We’re also able to empower and enable – sharing useful information with newcomers, helping to co-create resources that benefit the community, and signposting people to specialist help and support.
Community Managers who are dedicated to making the web a better place for everyone are worth their weight in gold.
Thanks to the commitment and hard work of many digital roles including community managers, the future’s looking good on the web. Here’s to another 30 years!
This is part two of a blog series discussing self-care strategies for community managers at charities. [Read part one]
Looking after yourself is a tried and true ‘best’ way to help other people. Here are five more self-care strategies that help motivate and empower you, and keep you safe from burnout.
6. Look at ways to scale support for your community
Consider whether there are options to increase support for you and your community.
Get an agreement not only about your own responsibility for ‘out of hours’ but identify who could offer support so you can take leave. You may want to delegate to others in your team to cover agreed tasks, or to agree an ‘urgent queries only’ cover with another colleague working in a service user support role. Set clear expectations and ensure they’re clear on what’s expected, by sharing your processes, FAQs or letting them shadow you.
Look at other ways where you could agree support. For example you could ask colleagues with subject knowledge to help answer hot topic queries, or even answer questions on your community. You could agree an escalation process or a knowledge sharing agreement with your Helpline on more complex or emotive queries.
If you have a staff team, make sure you can all cover your basic BAU tasks like email enquiries and moderation. If your community is growing and you have an active member base, consider inviting members to support the tasks of welcoming others, being helpful, and flagging problems. You may also want to consider giving experienced members the opportunity to help with moderation. This can radically increase the effectiveness of handling spam and urgent issues, particularly out of office hours.
7. Take breaks
This is obvious advice but I think people in digital support roles need to hear that they have permission to step away from their community and their day job. Your community is probably open 24/7 but you shouldn’t be.
This can be as simple as setting screen breaks, or checking in with other colleagues during the day to switch perspective. There are notable benefits of stepping away from your screen, particularly in the evenings.
If you can (and it works for you) agree at least one day out of office on a regular basis particularly for planning or development tasks when you may need to get your head down and focus. Set expectations with your team or with colleagues.
Most importantly, ensure you use annual leave – you’re entitled to it! Spend that time doing the things that matter to you.
8. Learn reflective practice
Reflective practice is so important for community managers as so much of your job is about handling issues, resolving conflicts and balancing the expectations of your organisation and also your community members.
You may be faced with emotionally charged conflicts, waves of resistance or abusive responses to moderation. An avalanche of issues can lead you to question your decision making and affect your confidence.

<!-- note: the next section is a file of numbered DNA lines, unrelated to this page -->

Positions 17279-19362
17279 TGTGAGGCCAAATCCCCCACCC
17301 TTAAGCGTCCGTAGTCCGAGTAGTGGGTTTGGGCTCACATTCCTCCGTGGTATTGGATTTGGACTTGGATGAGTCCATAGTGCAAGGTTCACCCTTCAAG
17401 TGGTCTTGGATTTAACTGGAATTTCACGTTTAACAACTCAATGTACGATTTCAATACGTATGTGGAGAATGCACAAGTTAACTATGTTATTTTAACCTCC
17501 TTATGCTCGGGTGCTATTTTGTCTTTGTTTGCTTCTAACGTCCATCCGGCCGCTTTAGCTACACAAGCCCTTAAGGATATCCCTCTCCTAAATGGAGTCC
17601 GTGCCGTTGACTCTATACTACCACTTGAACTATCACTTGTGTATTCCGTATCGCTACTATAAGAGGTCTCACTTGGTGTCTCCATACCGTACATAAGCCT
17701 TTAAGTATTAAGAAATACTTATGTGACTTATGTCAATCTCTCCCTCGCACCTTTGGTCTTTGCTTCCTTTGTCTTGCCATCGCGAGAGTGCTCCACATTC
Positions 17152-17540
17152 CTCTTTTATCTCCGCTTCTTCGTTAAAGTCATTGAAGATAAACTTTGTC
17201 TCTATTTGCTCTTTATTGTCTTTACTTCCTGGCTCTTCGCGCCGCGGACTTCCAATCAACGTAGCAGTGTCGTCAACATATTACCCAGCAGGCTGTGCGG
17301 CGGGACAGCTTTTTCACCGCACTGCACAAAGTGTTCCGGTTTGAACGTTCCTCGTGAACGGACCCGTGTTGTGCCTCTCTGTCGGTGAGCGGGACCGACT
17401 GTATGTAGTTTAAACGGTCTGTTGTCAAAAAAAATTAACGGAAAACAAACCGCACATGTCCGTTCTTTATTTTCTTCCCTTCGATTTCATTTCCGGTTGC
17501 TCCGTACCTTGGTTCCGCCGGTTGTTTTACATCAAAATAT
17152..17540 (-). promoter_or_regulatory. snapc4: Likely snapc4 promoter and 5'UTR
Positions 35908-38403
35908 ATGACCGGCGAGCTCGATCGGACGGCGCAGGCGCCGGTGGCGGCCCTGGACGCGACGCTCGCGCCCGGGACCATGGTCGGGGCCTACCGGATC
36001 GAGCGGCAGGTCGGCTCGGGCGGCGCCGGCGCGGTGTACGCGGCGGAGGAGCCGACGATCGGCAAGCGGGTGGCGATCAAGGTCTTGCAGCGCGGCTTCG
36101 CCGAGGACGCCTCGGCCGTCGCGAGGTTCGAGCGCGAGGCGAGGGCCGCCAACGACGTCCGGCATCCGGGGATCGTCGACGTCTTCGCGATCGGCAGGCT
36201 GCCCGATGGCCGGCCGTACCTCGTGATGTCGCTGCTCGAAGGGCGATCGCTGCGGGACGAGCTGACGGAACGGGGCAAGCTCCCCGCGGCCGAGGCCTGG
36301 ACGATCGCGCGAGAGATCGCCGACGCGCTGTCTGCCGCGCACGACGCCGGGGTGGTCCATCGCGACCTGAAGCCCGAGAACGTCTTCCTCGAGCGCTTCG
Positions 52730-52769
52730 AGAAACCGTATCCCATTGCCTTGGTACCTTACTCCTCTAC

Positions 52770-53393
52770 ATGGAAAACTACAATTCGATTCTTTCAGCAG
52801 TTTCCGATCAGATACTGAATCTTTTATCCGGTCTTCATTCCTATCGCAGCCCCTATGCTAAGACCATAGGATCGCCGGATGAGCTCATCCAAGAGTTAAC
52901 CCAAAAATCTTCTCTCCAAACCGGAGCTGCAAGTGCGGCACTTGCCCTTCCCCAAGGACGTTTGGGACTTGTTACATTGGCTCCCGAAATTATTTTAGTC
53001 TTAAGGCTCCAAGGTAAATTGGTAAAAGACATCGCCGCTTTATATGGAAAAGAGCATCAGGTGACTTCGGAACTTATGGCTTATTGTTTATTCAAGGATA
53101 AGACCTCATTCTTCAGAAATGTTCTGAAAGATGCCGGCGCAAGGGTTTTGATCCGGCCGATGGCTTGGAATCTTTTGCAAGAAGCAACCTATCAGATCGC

Reflect on how you respond to issues – not only what you say but how you say it. Catch yourself doing it right, as well as assessing responses that could have gone better. Consider your own emotional response.
Look on feedback as an opportunity to improve, or a way to recognise what is already working well.
I’d recommend spending time coming up with a list of ‘review’ questions that you can use to support yourself or others on your team. See the reflective practice model below for an idea of what to include.
When a challenging issue comes along (particularly an upsetting one), you can reassure yourself and your team by working through those questions and checking in on what you did well and could do differently.
9. Build your support network
Community management can be tough, and it can be an isolating role.
Build a network of support for multiple reasons – for buy-in, peer support, debriefing, advice and constructive challenge.
Start with people in your team, or people who also have user-facing roles in your organisation to offload, share perspectives and build a mutually helpful approach. This will prove especially helpful when you need to take a united approach to handling a major reputational issue.
Find people in similar organisations and build connections and trust. Ask questions, seek support, share war wounds (yes, this!) and explore ideas.
There are a number of comms-focused communities of practice in the UK charity sector, including Digital Charities on Slack, Third Sector PR and Comms Network on Facebook. For those running peer support communities there’s Modbods on Facebook.
Outside of the charity sector, the CMX Hub and CR Table groups on Facebook are worth a look to connect with others working in community management.
Try to find someone who has similar – ideally greater – knowledge and experience. No one knows everything. Find a mentor if you can, and make use of their experience to grow. Finding someone who will respectfully challenge you will help you to improve.
10. Redress the balance
Finally, one of the best ways to look after yourself is to take a balanced approach.
In this job you may handle difficult issues, support people in distress and take responsibility for resolving conflict. This comes with an emotional ‘cost’.
Redress the balance of handling heavy things by spending time doing things that make you feel energised.
What is meaningful and uplifting for you?
I support people who are distressed, bereaved and feel isolated. In my spare time I gravitate towards food movies, comedy and exploring London’s history. I offload with good friends in oak timbered pubs and walk the family dog.
To finish, I’ll share a video that inspired me to think about my own HappyList: